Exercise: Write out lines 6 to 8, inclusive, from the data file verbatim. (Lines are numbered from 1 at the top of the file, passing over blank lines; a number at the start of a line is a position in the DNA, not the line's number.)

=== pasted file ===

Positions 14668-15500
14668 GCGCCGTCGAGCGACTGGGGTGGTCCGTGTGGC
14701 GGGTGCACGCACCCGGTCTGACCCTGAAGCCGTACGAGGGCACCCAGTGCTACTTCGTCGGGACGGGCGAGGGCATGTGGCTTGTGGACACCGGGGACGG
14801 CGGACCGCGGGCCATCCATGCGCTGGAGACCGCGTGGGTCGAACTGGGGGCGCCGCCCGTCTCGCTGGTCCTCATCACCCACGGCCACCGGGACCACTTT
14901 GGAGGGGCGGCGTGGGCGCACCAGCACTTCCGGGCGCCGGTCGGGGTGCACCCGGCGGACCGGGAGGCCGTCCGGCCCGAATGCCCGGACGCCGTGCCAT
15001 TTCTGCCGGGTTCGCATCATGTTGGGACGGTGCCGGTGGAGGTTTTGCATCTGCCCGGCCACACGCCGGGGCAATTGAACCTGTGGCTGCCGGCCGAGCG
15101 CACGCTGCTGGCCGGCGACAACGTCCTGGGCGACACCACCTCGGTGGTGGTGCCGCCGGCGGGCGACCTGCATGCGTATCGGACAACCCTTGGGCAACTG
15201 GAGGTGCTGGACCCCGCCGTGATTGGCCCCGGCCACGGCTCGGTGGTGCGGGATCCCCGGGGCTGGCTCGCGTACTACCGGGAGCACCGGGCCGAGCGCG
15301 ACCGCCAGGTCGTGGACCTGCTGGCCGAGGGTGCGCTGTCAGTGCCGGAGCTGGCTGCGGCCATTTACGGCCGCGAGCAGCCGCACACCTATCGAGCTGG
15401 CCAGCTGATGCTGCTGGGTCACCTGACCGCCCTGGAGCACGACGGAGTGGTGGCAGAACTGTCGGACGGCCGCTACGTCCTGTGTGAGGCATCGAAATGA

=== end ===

15001 TTCTGCCGGGTTCGCATCATGTTGGGACGGTGCCGGTGGAGGTTTTGCATCTGCCCGGCCACACGCCGGGGCAATTGAACCTGTGGCTGCCGGCCGAGCG
15101 CACGCTGCTGGCCGGCGACAACGTCCTGGGCGACACCACCTCGGTGGTGGTGCCGCCGGCGGGCGACCTGCATGCGTATCGGACAACCCTTGGGCAACTG
15201 GAGGTGCTGGACCCCGCCGTGATTGGCCCCGGCCACGGCTCGGTGGTGCGGGATCCCCGGGGCTGGCTCGCGTACTACCGGGAGCACCGGGCCGAGCGCG